So while I’ve not been writing my own game, I have been playing other ones so I thought I’d give some thoughts on a game I’ve been playing lately.
The game is Idle Planet Miner (link to Android Store, also on Apple Store)
The gameplay is pretty simple – you have a mothership, which is sent to a galaxy and you are tasked with getting as much wealth as possible. You can start mining a planet for resources, upgrade the mining speed etc, and then start mining new planets for new resources.
Gameplay is gated with a research tree, which provides choices as to what you should do next – you can sell your resources to develop the planets you have available, or use the resources to develop the galaxy as a whole, unlocking smelting, crafting, colonisation and more planets amongst other things.
Once unlocked, crafting and smelting allow you to make less valuable ores into more valuable products, from iron bars to lasers. This is generally higher value, but you must decide if you want to get the money now for upgrade, or if you want to wait to process the goods.
Aside from this there is the usual gamut of long term and paid rewards – you can send rovers on longer term missions to get bonuses, which you can also buy for real money, there’s a way to watch adverts for in-game currency, and you can pay to win by buying better ships etc.
Finally, once you have finished your galaxy or you are not making progress, you can “sell” your galaxy and restart, giving you currency with which you can update your mothership to make it easier in the next galaxy. There is also a challenge available periodically where you have 24 hours to make as much as possible from a new galaxy, which gives permanent bonuses.
There is quite a lot to this game despite its simple premise, as the above paragraphs indicate. It certainly is a lot more captivating than I would have guessed, in particular the challenge mode which, because you only have 24 hours and the bonus is very much worth it, takes a bit of planning and forethought.
The decision making is definitely more interesting than I would have expected too. Early on, for example, it is worthwhile to sell the goods rather than save them for research, even if you can afford the research. Unlocking a bunch of new planets is not useful if you can’t afford to start mining them! Colonisation is an interesting extra – you pay a lot of resources for a 25% gain in production – I think perhaps my galaxies are all too small to make it useful, as it is very expensive for such a small gain, but if you were to play for a long time perhaps it would change.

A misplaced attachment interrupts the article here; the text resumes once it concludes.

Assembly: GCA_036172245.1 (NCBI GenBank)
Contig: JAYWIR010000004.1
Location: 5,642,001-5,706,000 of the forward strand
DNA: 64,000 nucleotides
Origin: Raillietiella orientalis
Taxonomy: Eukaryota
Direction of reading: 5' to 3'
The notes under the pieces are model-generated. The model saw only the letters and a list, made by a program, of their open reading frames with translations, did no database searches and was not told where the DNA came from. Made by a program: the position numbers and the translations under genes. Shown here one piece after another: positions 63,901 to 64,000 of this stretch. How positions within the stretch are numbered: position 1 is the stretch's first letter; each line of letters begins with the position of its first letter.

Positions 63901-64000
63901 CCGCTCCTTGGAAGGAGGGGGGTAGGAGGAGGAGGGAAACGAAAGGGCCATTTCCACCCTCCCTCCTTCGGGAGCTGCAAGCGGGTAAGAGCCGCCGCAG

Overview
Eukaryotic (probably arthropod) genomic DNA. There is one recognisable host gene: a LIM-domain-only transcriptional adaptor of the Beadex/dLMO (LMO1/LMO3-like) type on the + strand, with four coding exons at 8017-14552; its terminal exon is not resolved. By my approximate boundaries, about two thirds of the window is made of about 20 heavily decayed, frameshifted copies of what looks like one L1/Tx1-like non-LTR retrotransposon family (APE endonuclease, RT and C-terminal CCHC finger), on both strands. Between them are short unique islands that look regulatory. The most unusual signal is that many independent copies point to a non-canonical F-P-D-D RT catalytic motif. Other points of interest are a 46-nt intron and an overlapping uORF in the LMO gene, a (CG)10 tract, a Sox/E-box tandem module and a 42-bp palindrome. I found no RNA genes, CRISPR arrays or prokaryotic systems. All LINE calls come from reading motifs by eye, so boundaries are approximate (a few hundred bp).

This perhaps brings me to my biggest criticism of the game: The reset mechanism. Unfortunately, they’ve chosen to make the rewards for resetting on what appears to be a logarithmic scale; so a galaxy worth $10M gets 10 credits, but a galaxy worth $15M only gets 12. This makes it basically best to reset the galaxy as soon as you can as the rate of wealth gain slows down more quickly than the rate of reward increases. I think perhaps someone didn’t do their maths! It might not be the case in the long run, but I’ve ran one for three days and barely got 30 credits,
But despite this, I still like the game. I have enjoyed doing the challenges as quickly as possible, and I’m interested to know if after a while the start part will become sufficiently quick that it’s not worth resetting quite so soon. But without a proper reward for a reset, I’m inclined to say I’ve probably ran my course with this game after about a month, and it may well go the way of many other games and I’ll move on to something else. Worth a try though.
Lessons to Learn
So this is a development blog, not a review, so what can I learn from this game to add to my game?
Firstly, make sure the reset rewards grow properly. It should be the case that (if you can choose your reset point) the optimum reset point is the point when the rewards slow down relative to your time spent. This reset point should generally increase – so it’s worth spending more time getting further into the game on each cycle.
Secondly, to way the research/colonisation/upgrade decisions are given here is really good. The fact that you can do something shouldn’t always mean you should. In the case of my game, this means I have to make sure that the cost of doing a ritual to improve your gardens should be significantly higher than the cost of building the first few gardens, for example, or that the reward is low but still relevant. It might also be good to make sure that the same resources have a lot of uses, so that maximises your decision making.
The third thing I’d take home is that there’s value in throwing things like the challenge mode in. This really made me want to play the challenge mode, and think about how I could find the time to play to maximise my resources. I felt in control, though – it’s not just an event, it’s an event I can play on my own terms. I don’t know how I can fit something like this into my game, or even if I will at all, but it’s something I can bear in mind.
Anyway, there we go. Not a bad little game, and there’s always something to learn!